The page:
A short film on Andrea Levy, posted exclusively on the Independent website, features the award-winning novelist talking tenderly about her early life, showing us round her first family home, and discussing her craft: how, where, when she writes; how her husband is her first reader; how she writes in longhand, fast and furiously.
Unsurprisingly, a library features in there somewhere. Her first drafts are written at her local library in north London, amid, I imagine, the quiet, velvety clasp of surrounding books, scraping chairs and the odd, surreptitious rustle of a crisp packet.
This week, the “quiet please” library signs seem to have been taken down. People made a noise about keeping our local libraries open. BBC 6 Music got on board with a live radio show from the British Library. So did Guy Garvey, the Elbow singer, who was set to take us through Manchester Central Library. This library was temporarily colonised by artists in boiler suits asking those entering a lift to compose impromptu stories. Down the way in its café, Emma Jane Unsworth read aloud from a book of poems, a dance company conducted a pop-up performance and the Mercury-nominated band, Everything Everything, boomed out a set of live music. The sense of disorder was deliberate, I think, and fun.
Her book is Six Stories & an Essay, published by Tinder Press. The film is directed by Aasaf Ainapore
Yet as admirable as it is, libraries shouldn’t have to become multi-platform, nor should they have to jump through hoops to show us their worth. Isn’t it enough that they provide one of the few remaining oases of ritualised solitude? Of course, libraries can be both sanctuaries of quiet, and creative hubs filled with noise and activity. There is nothing wrong in having a band perform in your local library, or in ordering a latte with chocolate sprinkles there, but this shouldn’t be the “lure”. A library isn’t a Starbucks or the Royal Albert Hall. The boon of books, and silence, should surely be lure enough.
Making a noise in a library is certainly a more original form of protest than standing outside the building with a placard, though there is nothing wrong with that stand either – 11 of Liverpool’s 19 libraries which had been threatened with closure were saved from this fate recently; perhaps this was not unrelated to vociferous public protests. After the demonstrations, though, and the performances, I hope the library will discard its loud, rock star’s garb and return to its rubber-soled, timorous old self again.
Piketty pickle at the Business Book Awards
So there I was, eating my wheat and gluten free ragù of something-or-other at the FT & McKinsey Business Book of the Year awards, blithely unaware of the undercurrent of tension on stage as the winner, Thomas Piketty, was announced: Lionel Barber, the FT’s editor, hastily saying that as chair of the prize, he was rather like the US president in that he had no power over the decision to award the £30,000 prize to Capital in the Twenty-First Century.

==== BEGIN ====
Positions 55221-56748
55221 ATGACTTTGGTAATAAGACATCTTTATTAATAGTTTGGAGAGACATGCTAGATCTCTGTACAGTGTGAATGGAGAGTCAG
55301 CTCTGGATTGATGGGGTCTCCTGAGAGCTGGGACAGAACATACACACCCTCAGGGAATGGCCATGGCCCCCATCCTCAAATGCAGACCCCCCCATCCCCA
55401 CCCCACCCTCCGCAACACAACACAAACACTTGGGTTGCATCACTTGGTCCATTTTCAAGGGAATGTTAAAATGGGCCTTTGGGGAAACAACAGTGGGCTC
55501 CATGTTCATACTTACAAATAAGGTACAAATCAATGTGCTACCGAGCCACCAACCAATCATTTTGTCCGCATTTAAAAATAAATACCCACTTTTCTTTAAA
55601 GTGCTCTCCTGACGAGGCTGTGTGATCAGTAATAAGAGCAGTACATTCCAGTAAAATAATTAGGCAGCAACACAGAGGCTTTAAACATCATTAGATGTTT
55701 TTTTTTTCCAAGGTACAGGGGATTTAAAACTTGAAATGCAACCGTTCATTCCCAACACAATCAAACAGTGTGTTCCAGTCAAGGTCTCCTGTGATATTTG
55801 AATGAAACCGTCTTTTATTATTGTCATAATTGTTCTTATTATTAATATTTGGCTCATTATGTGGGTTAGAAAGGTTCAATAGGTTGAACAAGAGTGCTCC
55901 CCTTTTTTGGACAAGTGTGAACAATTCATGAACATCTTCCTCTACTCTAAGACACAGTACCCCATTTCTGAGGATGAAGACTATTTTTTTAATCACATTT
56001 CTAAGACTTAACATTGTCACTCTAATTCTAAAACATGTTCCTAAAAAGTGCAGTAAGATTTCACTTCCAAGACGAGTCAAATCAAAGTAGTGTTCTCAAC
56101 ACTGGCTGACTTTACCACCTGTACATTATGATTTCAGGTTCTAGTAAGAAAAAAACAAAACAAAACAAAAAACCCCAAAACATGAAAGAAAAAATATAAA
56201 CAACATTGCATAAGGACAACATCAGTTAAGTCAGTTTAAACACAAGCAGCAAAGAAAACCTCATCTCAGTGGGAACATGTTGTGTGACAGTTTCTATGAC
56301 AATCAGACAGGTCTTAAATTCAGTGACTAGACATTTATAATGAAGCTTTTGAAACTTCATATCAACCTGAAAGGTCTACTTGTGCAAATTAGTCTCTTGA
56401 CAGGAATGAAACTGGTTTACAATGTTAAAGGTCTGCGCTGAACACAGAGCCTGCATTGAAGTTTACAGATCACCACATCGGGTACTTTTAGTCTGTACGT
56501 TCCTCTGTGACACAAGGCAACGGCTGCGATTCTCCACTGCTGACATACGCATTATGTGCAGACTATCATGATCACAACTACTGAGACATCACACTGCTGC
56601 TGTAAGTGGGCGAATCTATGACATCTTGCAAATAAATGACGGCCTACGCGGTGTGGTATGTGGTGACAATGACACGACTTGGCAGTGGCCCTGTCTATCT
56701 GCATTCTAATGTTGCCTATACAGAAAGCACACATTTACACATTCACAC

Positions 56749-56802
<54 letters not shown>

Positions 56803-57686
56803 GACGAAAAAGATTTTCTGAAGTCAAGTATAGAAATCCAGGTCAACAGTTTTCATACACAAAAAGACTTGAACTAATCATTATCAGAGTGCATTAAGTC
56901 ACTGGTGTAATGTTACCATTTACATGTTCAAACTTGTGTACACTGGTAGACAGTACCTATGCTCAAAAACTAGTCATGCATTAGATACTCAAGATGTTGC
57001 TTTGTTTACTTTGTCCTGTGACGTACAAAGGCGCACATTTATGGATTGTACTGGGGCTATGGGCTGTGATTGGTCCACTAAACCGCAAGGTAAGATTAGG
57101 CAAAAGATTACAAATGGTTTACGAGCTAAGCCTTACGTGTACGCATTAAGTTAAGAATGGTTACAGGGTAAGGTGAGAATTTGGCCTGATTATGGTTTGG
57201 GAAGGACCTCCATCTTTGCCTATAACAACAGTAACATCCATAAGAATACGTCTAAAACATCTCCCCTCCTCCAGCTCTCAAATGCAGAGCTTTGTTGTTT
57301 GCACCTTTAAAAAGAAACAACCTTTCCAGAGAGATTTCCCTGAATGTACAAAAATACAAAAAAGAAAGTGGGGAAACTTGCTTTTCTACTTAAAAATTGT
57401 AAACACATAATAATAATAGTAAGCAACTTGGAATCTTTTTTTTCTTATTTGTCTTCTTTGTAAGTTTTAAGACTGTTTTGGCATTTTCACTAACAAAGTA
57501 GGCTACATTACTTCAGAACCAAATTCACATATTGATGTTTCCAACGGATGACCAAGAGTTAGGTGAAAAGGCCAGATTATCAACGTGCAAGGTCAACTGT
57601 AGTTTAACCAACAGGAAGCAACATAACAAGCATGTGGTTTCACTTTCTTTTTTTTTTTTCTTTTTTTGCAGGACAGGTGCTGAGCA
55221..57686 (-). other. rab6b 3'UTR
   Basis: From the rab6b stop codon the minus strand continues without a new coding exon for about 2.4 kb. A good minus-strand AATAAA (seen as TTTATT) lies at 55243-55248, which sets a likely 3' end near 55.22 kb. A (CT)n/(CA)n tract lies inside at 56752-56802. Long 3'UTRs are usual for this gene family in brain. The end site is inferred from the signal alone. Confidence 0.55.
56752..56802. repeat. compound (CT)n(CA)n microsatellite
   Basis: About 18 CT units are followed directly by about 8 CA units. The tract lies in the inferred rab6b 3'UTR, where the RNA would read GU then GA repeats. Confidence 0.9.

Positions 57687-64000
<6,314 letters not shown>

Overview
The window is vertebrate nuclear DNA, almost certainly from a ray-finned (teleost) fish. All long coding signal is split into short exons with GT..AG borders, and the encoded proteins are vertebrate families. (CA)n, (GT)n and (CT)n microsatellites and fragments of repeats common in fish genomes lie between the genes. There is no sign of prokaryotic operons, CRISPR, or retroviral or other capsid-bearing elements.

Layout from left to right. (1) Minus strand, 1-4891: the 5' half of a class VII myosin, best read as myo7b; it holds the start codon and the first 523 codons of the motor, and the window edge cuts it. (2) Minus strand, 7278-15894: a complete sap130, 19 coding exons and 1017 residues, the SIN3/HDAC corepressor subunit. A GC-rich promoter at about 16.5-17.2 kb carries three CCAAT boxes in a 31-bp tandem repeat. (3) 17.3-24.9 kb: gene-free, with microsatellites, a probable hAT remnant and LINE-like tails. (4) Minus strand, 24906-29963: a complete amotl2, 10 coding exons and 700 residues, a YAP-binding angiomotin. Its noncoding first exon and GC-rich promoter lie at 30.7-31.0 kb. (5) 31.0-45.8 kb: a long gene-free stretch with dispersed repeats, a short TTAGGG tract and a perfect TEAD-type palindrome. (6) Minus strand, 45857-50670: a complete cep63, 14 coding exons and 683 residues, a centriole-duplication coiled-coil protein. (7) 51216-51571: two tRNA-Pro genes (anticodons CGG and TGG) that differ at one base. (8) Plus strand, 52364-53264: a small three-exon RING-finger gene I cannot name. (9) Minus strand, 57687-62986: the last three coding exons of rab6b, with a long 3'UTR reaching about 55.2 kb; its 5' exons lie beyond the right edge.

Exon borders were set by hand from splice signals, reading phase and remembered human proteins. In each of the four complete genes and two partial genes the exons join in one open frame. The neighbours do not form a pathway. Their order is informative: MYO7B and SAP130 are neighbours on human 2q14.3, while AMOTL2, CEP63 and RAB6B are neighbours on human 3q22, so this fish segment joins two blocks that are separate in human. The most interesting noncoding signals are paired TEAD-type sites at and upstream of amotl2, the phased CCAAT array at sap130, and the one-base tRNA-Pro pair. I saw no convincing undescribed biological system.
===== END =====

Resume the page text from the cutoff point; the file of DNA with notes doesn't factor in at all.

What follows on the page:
Or the barbed comment from the publisher, Harvard University Press, about how the FT’s economics editor, Chris Giles, might not like the outcome. Or the filmed “thanks” from Piketty himself (while on a promotional tour in China) which did seem rather subdued, but only on reflection, after I had been told that the muted reception all round might have been due to the fact that Giles had picked faults with Piketty’s data, and that the story had run in the paper much to Piketty’s chagrin.
Despite the awkwardness of it all, it’s surely evidence of good, independently minded judges. Nick Davies, a contender on the shortlist, might even have found the transparency of the awkward moment pleasing.
Paula Rego’s early inspiration? Fairy tales
Retelling fairytales need not be for writers alone. The artist Paula Rego has been inspired by Portuguese folk tales in the past, which she found “unsentimental and surprising...” Stories can serve as a starting point for her: “When I used to get stuck about what to do next, my husband used to tell me to find a story.” Her new show has just opened at the House of Illustration, London.
Go on, kids, re-write a classic in drum ’n’ bass
There are those purists who feel Shakespeare should never be staged in modern dress or abridged. But I’m with the children’s laureate, Malorie Blackman, who is encouraging teenagers to rewrite classic texts as comic strips or raps. The competition, Project Remix, will involve the retelling of 24 works, including Dracula, Ozymandias and Pride and Prejudice.
Triumph for prisoners, and for campaigners
It is particularly gratifying news that after months of campaigning from pressure groups, authors and prisoners themselves, the Ministry of Justice has agreed to increase the number of books permissible in prison cells. There was a collective outcry when this number was limited to 12 – and the high-profile campaigns from the likes of Carol Ann Duffy is a triumph for people power.Reuse content